16 Fig The Hershey Chase experiment Phage DNA Bacterial cell Radioactive protein Radioactive DNA Batch 1: radioactive sulfur ( 35 S) Batch 2: radioactive phosphorus ( 32 P) Empty protein shell Phage DNA Centrifuge Pellet Pellet (bacterial cells and contents) Radioactivity (phage protein) in liquid Radioactivity (phage DNA) in pellet

17 Building a Structural Model of DNA: Scientific Inquiry After most biologists became convinced that DNA was the genetic material, the challenge was to determine how its structure accounts for its role Maurice Wilkins and Rosalind Franklin were using a technique called X-ray crystallography to study molecular structure Franklin produced a picture of the DNA molecule using this technique Copyright © 2008 Pearson Education Inc., publishing as Pearson Benjamin Cummings

18 Fig (a) Rosalind Franklin (b) Franklin’s X-ray diffraction photograph of DNA

19 Overview: Life ’ s Operating Instructions In 1953, James Watson and Francis Crick introduced an elegant double-helical model for the structure of deoxyribonucleic acid, or DNA DNA, the substance of inheritance, is the most celebrated molecule of our time Hereditary information is encoded in DNA and reproduced in all cells of the body This DNA program directs the development of biochemical, anatomical, physiological, and (to some extent) behavioral traits Copyright © 2008 Pearson Education Inc., publishing as Pearson Benjamin Cummings

20 Fig. 16-1

21 Franklin’s X-ray crystallographic images of DNA enabled Watson to deduce that DNA was helical The X-ray images also enabled Watson to deduce the width of the helix and the spacing of the nitrogenous bases The width suggested that the DNA molecule was made up of two strands, forming a double helix Copyright © 2008 Pearson Education Inc., publishing as Pearson Benjamin Cummings

22 Fig Sugar–phosphate backbone 5 end Nitrogenous bases Thymine (T) Adenine (A) Cytosine (C) Guanine (G) DNA nucleotide Sugar (deoxyribose) 3 end Phosphate

23 Fig (c) Space-filling model Hydrogen bond 3 end 5 end 3.4 nm 0.34 nm 3 end 5 end (b) Partial chemical structure(a) Key features of DNA structure 1 nm

24 Watson and Crick built models of a double helix to conform to the X-rays and chemistry of DNA Franklin had concluded that there were two antiparallel sugar-phosphate backbones, with the nitrogenous bases paired in the molecule’s interior Copyright © 2008 Pearson Education Inc., publishing as Pearson Benjamin Cummings

25 At first, Watson and Crick thought the bases paired like with like (A with A, and so on), but such pairings did not result in a uniform width Instead, pairing a purine with a pyrimidine resulted in a uniform width consistent with the X-ray Copyright © 2008 Pearson Education Inc., publishing as Pearson Benjamin Cummings

26 Fig. 16-UN1 Purine + purine: too wide Pyrimidine + pyrimidine: too narrow Purine + pyrimidine: width consistent with X-ray data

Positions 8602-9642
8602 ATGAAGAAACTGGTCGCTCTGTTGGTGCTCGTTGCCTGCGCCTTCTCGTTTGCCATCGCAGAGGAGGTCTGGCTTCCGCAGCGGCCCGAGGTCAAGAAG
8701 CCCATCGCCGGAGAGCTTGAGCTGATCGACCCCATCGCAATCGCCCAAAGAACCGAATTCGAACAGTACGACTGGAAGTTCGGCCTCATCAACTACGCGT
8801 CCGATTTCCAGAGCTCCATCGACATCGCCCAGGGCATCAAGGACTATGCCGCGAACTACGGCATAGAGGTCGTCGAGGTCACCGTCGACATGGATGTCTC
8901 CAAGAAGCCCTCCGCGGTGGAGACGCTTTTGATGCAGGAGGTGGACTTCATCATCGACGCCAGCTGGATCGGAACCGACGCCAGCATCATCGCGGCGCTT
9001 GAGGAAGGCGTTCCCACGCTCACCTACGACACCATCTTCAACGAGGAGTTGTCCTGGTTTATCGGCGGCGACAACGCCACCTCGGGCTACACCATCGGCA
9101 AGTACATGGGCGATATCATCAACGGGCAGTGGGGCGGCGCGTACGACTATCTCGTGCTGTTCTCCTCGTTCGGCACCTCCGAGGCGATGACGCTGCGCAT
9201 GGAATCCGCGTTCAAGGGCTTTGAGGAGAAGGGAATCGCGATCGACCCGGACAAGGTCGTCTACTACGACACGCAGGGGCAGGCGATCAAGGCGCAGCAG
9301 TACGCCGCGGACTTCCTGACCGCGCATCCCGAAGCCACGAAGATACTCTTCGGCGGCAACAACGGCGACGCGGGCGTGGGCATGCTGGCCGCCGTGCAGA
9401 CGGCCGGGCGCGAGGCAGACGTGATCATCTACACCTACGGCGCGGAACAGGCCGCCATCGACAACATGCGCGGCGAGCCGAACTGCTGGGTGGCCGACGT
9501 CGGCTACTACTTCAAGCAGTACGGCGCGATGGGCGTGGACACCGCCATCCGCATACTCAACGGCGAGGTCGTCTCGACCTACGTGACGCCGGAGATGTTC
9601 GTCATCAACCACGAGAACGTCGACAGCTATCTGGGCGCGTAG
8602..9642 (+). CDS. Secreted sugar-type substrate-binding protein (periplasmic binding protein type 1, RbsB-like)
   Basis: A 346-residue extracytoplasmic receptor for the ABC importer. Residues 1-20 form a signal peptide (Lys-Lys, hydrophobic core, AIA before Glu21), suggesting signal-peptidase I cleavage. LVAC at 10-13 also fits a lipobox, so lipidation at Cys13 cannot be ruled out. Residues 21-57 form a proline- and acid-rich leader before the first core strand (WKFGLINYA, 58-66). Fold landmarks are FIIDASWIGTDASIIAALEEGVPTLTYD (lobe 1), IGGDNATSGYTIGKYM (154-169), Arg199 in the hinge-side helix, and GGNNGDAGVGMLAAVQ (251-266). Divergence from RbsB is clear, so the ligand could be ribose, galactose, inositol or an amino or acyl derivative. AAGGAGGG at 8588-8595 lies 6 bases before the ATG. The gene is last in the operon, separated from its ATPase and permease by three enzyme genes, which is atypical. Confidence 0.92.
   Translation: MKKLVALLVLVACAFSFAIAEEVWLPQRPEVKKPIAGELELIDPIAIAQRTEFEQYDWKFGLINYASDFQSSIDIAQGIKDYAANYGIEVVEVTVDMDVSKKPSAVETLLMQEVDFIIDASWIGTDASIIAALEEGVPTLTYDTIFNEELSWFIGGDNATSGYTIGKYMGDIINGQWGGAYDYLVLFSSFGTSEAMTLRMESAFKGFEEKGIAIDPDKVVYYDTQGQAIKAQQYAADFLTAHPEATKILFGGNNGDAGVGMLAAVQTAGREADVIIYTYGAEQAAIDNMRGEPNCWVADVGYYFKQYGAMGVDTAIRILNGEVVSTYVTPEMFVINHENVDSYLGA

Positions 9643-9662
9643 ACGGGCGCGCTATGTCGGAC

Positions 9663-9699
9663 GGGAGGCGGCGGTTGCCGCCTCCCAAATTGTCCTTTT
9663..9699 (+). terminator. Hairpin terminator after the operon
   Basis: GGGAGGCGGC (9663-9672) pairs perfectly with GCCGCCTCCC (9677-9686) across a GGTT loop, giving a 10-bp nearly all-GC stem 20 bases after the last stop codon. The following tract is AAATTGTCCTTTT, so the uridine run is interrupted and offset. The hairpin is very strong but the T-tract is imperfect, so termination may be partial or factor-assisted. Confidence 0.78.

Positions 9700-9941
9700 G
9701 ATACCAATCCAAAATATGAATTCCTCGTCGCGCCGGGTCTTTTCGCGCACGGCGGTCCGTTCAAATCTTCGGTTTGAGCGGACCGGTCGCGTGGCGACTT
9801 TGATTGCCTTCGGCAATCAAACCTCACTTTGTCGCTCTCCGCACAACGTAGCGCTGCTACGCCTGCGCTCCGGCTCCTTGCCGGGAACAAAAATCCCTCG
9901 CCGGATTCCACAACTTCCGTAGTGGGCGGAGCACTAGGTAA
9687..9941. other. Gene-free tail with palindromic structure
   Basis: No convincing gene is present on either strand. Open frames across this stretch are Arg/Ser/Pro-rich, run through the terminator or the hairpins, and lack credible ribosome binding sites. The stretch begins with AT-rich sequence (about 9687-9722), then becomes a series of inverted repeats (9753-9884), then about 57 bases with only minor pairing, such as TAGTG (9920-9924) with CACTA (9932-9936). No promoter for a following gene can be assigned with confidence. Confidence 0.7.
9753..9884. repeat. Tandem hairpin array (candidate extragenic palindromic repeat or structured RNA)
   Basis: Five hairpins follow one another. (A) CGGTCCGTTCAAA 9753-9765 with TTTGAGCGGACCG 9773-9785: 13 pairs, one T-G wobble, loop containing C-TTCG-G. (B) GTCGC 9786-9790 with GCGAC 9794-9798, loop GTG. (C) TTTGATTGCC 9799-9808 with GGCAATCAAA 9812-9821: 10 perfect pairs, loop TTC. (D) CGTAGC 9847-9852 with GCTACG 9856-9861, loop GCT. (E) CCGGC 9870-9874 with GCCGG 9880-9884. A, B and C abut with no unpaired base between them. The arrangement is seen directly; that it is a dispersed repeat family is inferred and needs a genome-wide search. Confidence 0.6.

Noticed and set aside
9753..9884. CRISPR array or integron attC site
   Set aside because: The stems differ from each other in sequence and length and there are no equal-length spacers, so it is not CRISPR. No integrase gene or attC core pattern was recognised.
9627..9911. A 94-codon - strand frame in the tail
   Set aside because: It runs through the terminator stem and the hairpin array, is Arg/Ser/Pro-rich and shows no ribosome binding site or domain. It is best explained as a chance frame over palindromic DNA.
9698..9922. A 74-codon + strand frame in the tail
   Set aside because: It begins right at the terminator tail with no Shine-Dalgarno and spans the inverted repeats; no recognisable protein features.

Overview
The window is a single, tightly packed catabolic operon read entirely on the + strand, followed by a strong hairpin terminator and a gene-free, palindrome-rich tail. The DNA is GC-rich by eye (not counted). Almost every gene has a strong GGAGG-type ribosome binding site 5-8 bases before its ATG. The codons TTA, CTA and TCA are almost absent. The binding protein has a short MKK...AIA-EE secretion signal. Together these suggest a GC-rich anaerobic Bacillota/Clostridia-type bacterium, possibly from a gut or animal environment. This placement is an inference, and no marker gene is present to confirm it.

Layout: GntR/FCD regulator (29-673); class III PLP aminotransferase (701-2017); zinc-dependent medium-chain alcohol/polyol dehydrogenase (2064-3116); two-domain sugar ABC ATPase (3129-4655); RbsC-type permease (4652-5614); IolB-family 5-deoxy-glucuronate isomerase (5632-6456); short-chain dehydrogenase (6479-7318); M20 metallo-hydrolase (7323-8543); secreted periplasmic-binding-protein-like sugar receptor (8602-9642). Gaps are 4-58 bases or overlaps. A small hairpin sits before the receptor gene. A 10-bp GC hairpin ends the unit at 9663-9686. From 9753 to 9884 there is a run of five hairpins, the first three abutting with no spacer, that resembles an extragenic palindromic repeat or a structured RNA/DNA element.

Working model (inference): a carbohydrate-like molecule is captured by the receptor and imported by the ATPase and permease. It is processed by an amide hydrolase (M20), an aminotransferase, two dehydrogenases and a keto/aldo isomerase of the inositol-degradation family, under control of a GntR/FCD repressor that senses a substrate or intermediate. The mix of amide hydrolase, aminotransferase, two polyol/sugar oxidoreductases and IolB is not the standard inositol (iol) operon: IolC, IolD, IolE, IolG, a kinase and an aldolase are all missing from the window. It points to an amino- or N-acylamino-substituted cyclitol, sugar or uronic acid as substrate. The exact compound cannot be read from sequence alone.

27 Watson and Crick reasoned that the pairing was more specific, dictated by the base structures They determined that adenine (A) paired only with thymine (T), and guanine (G) paired only with cytosine (C) The Watson-Crick model explains Chargaff’s rules: in any organism the amount of A = T, and the amount of G = C Copyright © 2008 Pearson Education Inc., publishing as Pearson Benjamin Cummings

28 Fig Cytosine (C) Adenine (A)Thymine (T) Guanine (G)

29 Concept 16.2: Many proteins work together in DNA replication and repair The relationship between structure and function is manifest in the double helix Watson and Crick noted that the specific base pairing suggested a possible copying mechanism for genetic material Copyright © 2008 Pearson Education Inc., publishing as Pearson Benjamin Cummings

30 The Basic Principle: Base Pairing to a Template Strand Since the two strands of DNA are complementary, each strand acts as a template for building a new strand in replication In DNA replication, the parent molecule unwinds, and two new daughter strands are built based on base-pairing rules Copyright © 2008 Pearson Education Inc., publishing as Pearson Benjamin Cummings

31 Fig A T G C TA TA G C (a) Parent molecule AT GC T A T A GC (c) “Daughter” DNA molecules, each consisting of one parental strand and one new strand (b) Separation of strands A T G C TA TA G C A T G C T A T A G C

32 Watson and Crick’s semiconservative model of replication predicts that when a double helix replicates, each daughter molecule will have one old strand (derived or “conserved” from the parent molecule) and one newly made strand Competing models were the conservative model (the two parent strands rejoin) and the dispersive model (each strand is a mix of old and new) Copyright © 2008 Pearson Education Inc., publishing as Pearson Benjamin Cummings

33 Fig Parent cell First replication Second replication (a) Conservative model (b) Semiconserva- tive model (c) Dispersive model

34 Experiments by Matthew Meselson and Franklin Stahl supported the semiconservative model They labeled the nucleotides of the old strands with a heavy isotope of nitrogen, while any new nucleotides were labeled with a lighter isotope Copyright © 2008 Pearson Education Inc., publishing as Pearson Benjamin Cummings

35 The first replication produced a band of hybrid DNA, eliminating the conservative model A second replication produced both light and hybrid DNA, eliminating the dispersive model and supporting the semiconservative model Copyright © 2008 Pearson Education Inc., publishing as Pearson Benjamin Cummings

36 Fig EXPERIMENT RESULTS CONCLUSION Conservative model Semiconservative model Dispersive model Bacteria cultured in medium containing 15 N Bacteria transferred to medium containing 14 N DNA sample centrifuged after 20 min (after first application) DNA sample centrifuged after 40 min (after second replication) More dense Less dense Second replicationFirst replication